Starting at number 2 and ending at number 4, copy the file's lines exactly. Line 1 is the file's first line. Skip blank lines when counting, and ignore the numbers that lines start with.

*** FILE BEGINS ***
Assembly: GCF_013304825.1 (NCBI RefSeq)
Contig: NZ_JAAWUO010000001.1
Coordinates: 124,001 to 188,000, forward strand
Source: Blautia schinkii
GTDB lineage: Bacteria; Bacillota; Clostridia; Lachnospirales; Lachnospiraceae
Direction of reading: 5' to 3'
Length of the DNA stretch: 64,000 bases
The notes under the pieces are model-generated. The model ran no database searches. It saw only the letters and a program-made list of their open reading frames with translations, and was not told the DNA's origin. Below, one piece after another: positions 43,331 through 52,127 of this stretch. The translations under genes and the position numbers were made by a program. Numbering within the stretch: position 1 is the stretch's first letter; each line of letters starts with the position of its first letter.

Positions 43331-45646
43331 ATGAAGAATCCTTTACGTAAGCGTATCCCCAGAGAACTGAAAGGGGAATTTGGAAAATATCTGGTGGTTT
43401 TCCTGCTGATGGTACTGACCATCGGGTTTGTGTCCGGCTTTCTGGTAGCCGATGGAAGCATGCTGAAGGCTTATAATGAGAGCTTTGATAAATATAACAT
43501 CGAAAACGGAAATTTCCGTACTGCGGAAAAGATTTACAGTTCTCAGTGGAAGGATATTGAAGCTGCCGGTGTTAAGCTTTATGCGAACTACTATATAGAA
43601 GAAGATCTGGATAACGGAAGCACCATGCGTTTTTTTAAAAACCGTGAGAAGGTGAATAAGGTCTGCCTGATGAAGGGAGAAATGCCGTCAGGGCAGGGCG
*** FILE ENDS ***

Contig: NZ_JAAWUO010000001.1
Coordinates: 124,001 to 188,000, forward strand
Source: Blautia schinkii